Top 10 Hip-Hop Albums of the 2000s

The decade of the 2000s was an incredibly important one for rap music. In these 10 years, hip-hop legends either launched their careers with iconic debuts, or continued their already-dominant runs that began in the 1990s.

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Most notably, 50 Cent, Kanye West, and Kid Cudi all released their debut studio albums in the 2000s. Additionally, even though each of their major label debuts came in 1999, MF DOOM, Lil Wayne, and Eminem all started out in the 2000s as up-and-coming acts and ended it as rap superstars.

As for artists like Jay-Z or OutKast, classic albums from them like Reasonable Doubt (1996) and Aquemini (1998) made way for even more success after the turn of the century. So, with all this in mind, we decided to compile all of our favorite LPs from the decade.

Here are the top 10 best hip-hop albums from the 2000s, in the order in which they were released.

The Marshall Mathers LP (2000) — Eminem

Eminem’s third official studio album, The Marshall Mathers LP contains career-defining hits like “Stan,” “The Real Slim Shady,” and “The Way I Am,” which have all been certified multi-platinum by RIAA. In 2011, the album reached diamond status.

The Blueprint (2001) — Jay-Z

As Jay-Z’s sixth studio album, sadly released on the same day as the 9/11 tragedy in his hometown of New York City, The Blueprint helped him set the tone for the rest of the decade. Less than a year removed from his fifth album The Dynasty: Roc La Familia (2000), The Blueprint contained all-time Hov hits like “Izzo (H.O.V.A.),” “Girls, Girls, Girls” and “Renegade.”

The album would be followed up by a sequel the following year and a third rendition in 2009.

Get Rich or Die Tryin’ (2003) — 50 Cent

Certified 9x platinum by RIAA in 2020, 50 Cent’s debut album Get Rich or Die Tryin’ is well on its way to a diamond plaque. With “In Da Club” as the fifth song on its track list, regarded as his most beloved song ever, 50 Cent could not have asked for a better introduction to the hip-hop world.

Speakerboxxx/The Love Below (2003) — OutKast

Their final album to reach No. 1 on the Billboard 200, Speakerboxxx/The Love Below could arguably be considered the absolute peak of OutKast’s illustrious career. Going diamond in 2004, and their only album to do so, Speakerboxxx/The Love Below‘s songs like “The Way You Move” and “Hey Ya!” both spent time atop the Billboard Hot 100.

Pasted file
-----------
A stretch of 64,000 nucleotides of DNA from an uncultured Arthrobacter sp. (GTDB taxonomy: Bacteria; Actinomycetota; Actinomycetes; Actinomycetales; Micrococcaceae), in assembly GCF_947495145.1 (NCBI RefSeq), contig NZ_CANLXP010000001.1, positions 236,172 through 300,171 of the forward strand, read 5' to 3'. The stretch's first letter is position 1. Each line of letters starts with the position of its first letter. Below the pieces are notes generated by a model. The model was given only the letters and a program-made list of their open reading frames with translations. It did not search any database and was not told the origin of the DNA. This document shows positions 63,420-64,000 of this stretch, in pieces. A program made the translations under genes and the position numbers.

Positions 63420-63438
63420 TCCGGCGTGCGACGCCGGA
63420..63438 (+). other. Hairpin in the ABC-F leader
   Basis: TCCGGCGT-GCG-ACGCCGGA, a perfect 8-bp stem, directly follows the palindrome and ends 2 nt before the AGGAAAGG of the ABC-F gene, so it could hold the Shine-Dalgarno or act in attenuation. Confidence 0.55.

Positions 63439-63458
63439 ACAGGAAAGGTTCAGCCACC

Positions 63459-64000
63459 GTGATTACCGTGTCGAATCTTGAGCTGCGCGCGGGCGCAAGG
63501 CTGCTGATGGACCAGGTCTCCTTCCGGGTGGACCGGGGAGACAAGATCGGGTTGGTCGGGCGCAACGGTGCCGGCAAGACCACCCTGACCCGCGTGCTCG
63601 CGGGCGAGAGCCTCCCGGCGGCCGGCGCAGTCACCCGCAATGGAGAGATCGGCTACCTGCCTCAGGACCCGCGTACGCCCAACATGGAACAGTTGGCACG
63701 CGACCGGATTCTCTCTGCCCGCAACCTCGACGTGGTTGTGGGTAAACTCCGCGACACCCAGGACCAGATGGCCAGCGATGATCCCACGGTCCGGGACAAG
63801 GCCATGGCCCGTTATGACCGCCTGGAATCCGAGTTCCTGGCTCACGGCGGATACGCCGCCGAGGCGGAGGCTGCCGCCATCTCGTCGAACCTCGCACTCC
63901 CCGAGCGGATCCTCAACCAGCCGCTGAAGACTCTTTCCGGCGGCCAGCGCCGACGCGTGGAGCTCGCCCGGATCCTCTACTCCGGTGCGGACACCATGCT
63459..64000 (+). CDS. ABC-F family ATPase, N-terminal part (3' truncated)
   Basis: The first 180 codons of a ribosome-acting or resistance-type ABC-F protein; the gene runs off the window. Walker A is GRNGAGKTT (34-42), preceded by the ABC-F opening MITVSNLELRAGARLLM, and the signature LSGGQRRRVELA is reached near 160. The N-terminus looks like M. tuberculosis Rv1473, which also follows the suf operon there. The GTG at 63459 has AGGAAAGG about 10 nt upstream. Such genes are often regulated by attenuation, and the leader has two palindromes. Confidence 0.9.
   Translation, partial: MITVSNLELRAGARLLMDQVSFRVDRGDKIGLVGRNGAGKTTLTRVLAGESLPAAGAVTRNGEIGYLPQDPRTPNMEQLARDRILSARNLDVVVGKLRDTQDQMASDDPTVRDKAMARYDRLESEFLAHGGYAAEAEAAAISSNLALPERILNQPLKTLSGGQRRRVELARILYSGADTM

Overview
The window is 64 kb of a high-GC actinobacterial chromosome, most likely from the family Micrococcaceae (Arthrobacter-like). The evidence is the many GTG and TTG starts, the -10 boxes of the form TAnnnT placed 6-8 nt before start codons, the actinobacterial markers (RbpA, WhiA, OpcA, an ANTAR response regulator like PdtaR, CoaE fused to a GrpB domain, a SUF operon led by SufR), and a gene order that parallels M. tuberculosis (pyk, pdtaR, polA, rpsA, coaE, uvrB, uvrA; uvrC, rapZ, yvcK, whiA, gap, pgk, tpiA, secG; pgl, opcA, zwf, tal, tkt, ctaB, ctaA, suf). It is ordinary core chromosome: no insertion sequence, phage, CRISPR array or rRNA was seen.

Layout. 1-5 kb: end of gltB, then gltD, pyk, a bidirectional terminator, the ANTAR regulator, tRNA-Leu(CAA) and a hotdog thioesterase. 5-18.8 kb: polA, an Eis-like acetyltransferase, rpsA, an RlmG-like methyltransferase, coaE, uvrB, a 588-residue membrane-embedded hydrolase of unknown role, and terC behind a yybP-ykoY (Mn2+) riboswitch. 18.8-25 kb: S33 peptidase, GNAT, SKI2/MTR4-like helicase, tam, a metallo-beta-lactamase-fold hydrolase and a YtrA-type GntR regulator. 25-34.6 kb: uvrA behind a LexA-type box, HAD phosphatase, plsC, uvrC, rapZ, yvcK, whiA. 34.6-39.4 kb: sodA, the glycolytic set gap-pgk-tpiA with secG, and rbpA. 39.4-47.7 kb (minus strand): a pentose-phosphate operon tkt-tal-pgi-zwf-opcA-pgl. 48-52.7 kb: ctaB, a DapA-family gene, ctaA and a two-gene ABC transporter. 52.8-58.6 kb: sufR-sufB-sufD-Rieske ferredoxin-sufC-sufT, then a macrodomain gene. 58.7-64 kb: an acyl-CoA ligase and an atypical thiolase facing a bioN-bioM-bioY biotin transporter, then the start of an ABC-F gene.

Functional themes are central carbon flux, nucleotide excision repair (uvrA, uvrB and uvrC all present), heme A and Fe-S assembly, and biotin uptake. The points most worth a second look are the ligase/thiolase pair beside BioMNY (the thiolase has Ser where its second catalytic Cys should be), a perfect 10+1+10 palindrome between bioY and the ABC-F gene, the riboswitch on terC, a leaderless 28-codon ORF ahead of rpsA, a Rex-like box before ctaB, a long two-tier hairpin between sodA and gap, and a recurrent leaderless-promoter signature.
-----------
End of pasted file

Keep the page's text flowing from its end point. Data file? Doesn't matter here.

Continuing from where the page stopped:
The Black Album (2003) — Jay-Z

Full of fan-favorites like “Dirt off Your Shoulder,” “99 Problems,” “Lucifer,” and “Public Service Announcement,” Jay-Z’s 2003 LP The Black Album continued a run for the ages. Containing production and writing credits from Kanye West, Eminem, Pharrell Williams, and Lenny Kravitz, Hov flexed his celebrity status in a major way on this project.

The College Dropout (2004) — Kanye West

Introducing the chip-on-his-shoulder Chicagoan to the world, Kanye West’s The College Dropout is a textbook example of a perfectly executed rap debut. Thanks to masterful soul production and features from rap royalty like Jay-Z, Talib Kweli, Common, Mos Def, and more, the LP won the Grammy for Rap Album of the Year in 2005.

Madvillainy (2004) — MF DOOM and Madlib

With the enigmatic British emcee and California-bred producer joining forces, Madvillainy will forever be considered one of the best collaborative albums ever. Passing away in late 2000, MF DOOM’s legacy surely touts this LP as one of its greatest highlights.

Currently, Madlib is hard at work crafting the posthumous sequel to Madvillainy.

Late Registration (2005) — Kanye West

If The College Dropout is the perfect example of a rap debut, then Late Registration is an equally incredible demonstration of a follow-up. Piggybacking on the bear theme TCD established with its album cover, Late Registration contained just as much star power and charisma as West’s debut.

In 2006, it also brought home the Grammy for Best Rap Album.

Tha Carter III (2008) — Lil Wayne

The third offering of an impeccable five-part series, Lil Wayne’s Tha Carter III was a masterclass of capitalizing on an opportunity. Three years removed from a stellar Carter II display in 2005, Wayne’s 2008 LP wowed fans with smash hits like “A Milli,” “Lollipop,” and “Mrs. Officer.”

Man on the Moon: The End of Day (2009) — Kid Cudi

After assisting and inspiring Kanye West with his 2008 album 808s & Heartbreak, Kid Cudi’s first full-length release is probably still his most impressive output to this day. Headlined by radio hits like “Day ‘N’ Nite” (5x platinum) and “Pursuit of Happiness” (diamond certified), Man on the Moon: The End of Day prepped Cudi for a fruitful 2010s decade.

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